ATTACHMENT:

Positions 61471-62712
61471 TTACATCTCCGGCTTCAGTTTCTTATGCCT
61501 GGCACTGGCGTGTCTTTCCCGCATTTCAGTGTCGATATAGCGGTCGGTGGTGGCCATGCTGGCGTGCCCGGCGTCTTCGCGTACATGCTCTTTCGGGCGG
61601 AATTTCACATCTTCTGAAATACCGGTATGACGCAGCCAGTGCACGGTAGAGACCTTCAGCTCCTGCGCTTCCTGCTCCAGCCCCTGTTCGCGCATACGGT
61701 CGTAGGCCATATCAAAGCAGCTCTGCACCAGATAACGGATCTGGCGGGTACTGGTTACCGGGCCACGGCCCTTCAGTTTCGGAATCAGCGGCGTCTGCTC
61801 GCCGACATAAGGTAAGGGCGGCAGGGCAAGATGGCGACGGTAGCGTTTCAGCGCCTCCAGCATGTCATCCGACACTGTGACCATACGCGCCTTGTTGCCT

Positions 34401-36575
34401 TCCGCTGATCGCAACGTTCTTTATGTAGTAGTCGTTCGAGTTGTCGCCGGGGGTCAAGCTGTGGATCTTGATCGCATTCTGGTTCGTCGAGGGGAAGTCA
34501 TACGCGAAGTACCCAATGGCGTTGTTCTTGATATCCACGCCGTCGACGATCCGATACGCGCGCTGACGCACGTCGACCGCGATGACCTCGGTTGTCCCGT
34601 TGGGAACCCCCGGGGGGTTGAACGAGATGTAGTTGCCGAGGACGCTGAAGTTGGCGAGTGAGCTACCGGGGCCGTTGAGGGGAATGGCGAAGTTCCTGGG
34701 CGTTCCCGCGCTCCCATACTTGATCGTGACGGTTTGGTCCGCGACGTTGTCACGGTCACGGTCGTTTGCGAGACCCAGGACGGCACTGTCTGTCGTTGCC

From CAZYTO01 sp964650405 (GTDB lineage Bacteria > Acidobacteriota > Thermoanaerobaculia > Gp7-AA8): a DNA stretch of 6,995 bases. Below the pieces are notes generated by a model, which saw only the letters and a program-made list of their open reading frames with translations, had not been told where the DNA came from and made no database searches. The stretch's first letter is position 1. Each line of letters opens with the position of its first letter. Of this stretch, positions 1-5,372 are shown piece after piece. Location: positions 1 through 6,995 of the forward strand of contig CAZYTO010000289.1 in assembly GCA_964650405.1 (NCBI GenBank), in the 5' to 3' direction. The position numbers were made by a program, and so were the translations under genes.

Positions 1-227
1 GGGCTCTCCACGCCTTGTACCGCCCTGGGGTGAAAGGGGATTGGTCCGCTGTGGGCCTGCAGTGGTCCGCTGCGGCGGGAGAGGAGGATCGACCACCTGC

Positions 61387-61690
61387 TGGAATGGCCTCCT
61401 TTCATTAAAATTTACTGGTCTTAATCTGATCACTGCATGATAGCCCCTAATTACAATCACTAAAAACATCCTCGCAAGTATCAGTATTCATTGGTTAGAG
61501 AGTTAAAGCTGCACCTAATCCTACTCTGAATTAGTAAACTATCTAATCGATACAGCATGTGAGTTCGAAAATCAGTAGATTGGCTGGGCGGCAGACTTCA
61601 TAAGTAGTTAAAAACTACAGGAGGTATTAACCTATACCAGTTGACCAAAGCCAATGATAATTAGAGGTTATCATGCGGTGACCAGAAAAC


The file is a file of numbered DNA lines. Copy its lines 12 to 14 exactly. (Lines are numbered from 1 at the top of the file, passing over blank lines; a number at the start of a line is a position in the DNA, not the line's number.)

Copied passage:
From CAZYTO01 sp964650405 (GTDB lineage Bacteria > Acidobacteriota > Thermoanaerobaculia > Gp7-AA8): a DNA stretch of 6,995 bases. Below the pieces are notes generated by a model, which saw only the letters and a program-made list of their open reading frames with translations, had not been told where the DNA came from and made no database searches. The stretch's first letter is position 1. Each line of letters opens with the position of its first letter. Of this stretch, positions 1-5,372 are shown piece after piece. Location: positions 1 through 6,995 of the forward strand of contig CAZYTO010000289.1 in assembly GCA_964650405.1 (NCBI GenBank), in the 5' to 3' direction. The position numbers were made by a program, and so were the translations under genes.

Positions 1-227
1 GGGCTCTCCACGCCTTGTACCGCCCTGGGGTGAAAGGGGATTGGTCCGCTGTGGGCCTGCAGTGGTCCGCTGCGGCGGGAGAGGAGGATCGACCACCTGC